It was time to get a drink, the first of many that someone else had generously proffered. There were soft drinks on offer and I had a hand-preoccupying water bottle with me, but with a long hour or so to go, I looked for green or brown glass buried in ice containing a bitter yet smooth brew that would stir a gentle, mind-lubricating buzz. En route to the chest of chilled libations I heard my name being called. It was one of the organizers, an amiable leader when he was thirteen, never mind what he would be today. What was he today? I didn’t actually find out, but Matt had the look and sound of someone who was either a city mayor, head of a board of trustees, or a president of something. Inviting me to don a nametag, he enjoined me in an exchange with someone who also seemed to recognize me, though the feeling wasn’t mutual. John, the second figure, reminded me of one of the guys in my men’s therapy group: shy, taciturn, and a bit awkward, he’d be the kind of guy I will have sat next to in electronics class—not saying much but still doing better than me in that class.

Matt was just like he once was: a chameleon at ease with the full spectrum of high school personalities, from the so-called jocks to the nerds, the troublesome bullies or stoners; the mean-spirited yet popular girls; the decent, diligent, middle-of-the road pack that somehow ended up leading things at my school. As dusk fell, Matt gathered the pockets of alum for a structure of activity. First up would be a quiz about high school and middle school trivia. Unbeknownst to me, the evening would conjoin those who had attended the middle school that fed Acalanes as well as high school alumni, so there would be a surprise or two in the offing. In the meantime, the exercise that privileged the once-involved and therefore more knowledgeable of school folklore proceeded. I didn’t know a single answer to the questions posed, though in keeping with the memory of many classes I took at Acalanes, I’d recognize the answers after they were given to us.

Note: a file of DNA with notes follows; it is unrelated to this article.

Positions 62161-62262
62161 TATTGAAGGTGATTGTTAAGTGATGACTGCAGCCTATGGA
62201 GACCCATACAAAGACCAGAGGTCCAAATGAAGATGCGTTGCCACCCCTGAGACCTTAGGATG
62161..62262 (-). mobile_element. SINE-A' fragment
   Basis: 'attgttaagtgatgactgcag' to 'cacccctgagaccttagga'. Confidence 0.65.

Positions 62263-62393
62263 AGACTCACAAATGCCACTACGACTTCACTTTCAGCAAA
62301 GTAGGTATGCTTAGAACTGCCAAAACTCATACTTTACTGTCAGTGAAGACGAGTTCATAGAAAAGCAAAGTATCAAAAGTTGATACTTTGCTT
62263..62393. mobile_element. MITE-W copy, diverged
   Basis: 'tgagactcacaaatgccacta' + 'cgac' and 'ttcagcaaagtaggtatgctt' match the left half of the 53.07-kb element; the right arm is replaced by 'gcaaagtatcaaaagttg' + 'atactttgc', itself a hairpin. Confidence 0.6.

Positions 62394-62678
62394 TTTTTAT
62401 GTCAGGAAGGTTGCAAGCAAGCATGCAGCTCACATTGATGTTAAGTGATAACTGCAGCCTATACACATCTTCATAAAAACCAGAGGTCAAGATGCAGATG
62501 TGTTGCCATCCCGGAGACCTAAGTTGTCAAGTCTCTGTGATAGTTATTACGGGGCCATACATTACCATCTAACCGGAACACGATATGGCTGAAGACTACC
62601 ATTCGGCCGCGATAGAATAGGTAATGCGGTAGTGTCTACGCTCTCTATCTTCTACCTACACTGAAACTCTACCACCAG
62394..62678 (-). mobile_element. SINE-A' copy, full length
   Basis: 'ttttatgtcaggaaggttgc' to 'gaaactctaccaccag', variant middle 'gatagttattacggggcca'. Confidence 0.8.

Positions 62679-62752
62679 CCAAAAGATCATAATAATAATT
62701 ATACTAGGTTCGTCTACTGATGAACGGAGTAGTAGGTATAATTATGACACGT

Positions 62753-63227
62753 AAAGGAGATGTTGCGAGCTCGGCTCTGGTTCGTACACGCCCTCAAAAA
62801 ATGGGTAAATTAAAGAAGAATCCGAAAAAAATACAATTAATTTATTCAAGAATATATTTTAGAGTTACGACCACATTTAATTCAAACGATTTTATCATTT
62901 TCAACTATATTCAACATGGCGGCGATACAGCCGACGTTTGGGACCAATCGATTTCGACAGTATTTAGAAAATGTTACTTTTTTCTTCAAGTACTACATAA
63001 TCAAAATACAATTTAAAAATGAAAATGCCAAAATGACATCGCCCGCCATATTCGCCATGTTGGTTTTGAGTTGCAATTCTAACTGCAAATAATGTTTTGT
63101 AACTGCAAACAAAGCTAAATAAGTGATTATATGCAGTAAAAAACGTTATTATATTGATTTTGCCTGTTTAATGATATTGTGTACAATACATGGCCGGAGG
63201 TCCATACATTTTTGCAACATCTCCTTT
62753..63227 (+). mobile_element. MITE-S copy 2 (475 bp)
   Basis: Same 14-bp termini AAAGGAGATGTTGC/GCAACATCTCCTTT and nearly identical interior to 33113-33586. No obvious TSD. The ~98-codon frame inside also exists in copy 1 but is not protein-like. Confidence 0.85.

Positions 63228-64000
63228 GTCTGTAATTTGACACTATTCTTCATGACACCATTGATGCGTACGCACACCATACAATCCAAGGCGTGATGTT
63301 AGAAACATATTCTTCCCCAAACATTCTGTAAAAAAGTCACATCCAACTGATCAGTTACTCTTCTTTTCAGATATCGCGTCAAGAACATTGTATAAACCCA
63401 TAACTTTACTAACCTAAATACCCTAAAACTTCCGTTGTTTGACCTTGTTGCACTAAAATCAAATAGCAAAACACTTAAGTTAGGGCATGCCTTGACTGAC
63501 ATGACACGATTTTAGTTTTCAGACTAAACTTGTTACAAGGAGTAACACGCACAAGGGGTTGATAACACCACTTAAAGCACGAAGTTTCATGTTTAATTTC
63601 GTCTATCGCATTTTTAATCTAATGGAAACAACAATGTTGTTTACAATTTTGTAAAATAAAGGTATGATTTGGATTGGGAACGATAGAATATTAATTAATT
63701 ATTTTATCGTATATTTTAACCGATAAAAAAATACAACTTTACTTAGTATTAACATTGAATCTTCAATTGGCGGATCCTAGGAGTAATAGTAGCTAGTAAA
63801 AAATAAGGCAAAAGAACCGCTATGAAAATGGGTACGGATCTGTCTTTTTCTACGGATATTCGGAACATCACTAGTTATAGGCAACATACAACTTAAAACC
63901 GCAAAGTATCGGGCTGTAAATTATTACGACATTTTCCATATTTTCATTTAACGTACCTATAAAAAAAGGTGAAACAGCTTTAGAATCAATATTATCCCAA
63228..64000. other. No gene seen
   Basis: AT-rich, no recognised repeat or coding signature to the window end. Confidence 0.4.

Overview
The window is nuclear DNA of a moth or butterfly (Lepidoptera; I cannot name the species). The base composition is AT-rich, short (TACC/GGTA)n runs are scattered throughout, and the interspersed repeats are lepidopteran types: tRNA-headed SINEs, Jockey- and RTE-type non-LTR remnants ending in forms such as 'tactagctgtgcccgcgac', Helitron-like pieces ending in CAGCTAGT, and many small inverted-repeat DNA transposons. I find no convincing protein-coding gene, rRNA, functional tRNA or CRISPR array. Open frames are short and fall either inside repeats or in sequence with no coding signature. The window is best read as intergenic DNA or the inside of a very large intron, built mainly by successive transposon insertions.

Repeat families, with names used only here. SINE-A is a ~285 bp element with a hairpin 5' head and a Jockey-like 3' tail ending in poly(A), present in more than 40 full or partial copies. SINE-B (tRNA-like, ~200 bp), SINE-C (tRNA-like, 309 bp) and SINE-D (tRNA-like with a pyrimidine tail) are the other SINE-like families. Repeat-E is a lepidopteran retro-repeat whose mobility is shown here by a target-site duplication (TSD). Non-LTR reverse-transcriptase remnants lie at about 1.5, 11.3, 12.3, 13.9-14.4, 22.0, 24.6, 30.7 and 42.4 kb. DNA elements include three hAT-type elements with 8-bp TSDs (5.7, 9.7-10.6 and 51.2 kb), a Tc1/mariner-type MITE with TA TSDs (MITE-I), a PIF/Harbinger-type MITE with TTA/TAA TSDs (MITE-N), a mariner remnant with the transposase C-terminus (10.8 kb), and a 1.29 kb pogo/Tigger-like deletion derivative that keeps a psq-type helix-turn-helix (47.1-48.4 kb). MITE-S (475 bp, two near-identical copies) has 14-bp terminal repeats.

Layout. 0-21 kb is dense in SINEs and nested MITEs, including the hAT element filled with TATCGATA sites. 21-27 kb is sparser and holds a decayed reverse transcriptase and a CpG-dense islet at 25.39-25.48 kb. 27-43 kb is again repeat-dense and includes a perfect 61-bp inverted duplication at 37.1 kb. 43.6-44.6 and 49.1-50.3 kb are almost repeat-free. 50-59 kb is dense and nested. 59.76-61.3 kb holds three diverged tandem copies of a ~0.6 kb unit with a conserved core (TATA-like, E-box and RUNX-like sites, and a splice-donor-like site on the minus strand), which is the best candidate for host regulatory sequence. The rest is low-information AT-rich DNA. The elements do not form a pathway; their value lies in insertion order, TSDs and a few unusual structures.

One of the questions pertained to standard awards that were given at the end of school years and then posted in yearbooks. The best-looking couple in 8th grade, or simply girl and boy (don’t know if they were a couple), included a girl I only vaguely remembered, and a boy that I most certainly did remember. As his name was read out, Grant raised his hand to recognize the crowd, his burly frame and bald head fronting a sheepish acknowledgement. Grant would later say to me that he hadn’t taken the best care of his physical life, but truth be told, I’d always thought him humble and wary of a spotlight regardless. The speeches, games and reminiscent mischief continued while I was distracted, thinking I’d approach Grant and ask whether he’d remember me. After all, he and I had not been close friends, and he’d not even known me in high school, so the prospect of a gleeful reunion seemed thin.

But that proved to be irrelevant. Spotting a gap in social movement, I moved toward him, re-introduced myself and began a dialogue that proceeded intermittently over the next two hours, interspersed with an exchange with another unlikely reunion prospect—a guy named Rick—who found himself reflecting on a broken marriage, half-spurred when he learned I was a psychotherapist. During that spell, Grant listened in, adding his perspective, which also featured doses of romantic heartbreak, and demonstrated an adult version of the generous, giving spirit he’d exhibited as a kid. When the opportunity came, I took a moment to observe this to him, and in particular, to remind him, whether he was aware of this or not, that I was one of his peers who was once bullied in a raucous and tense school atmosphere, but felt safer because people like him existed who had the backs of underdogs.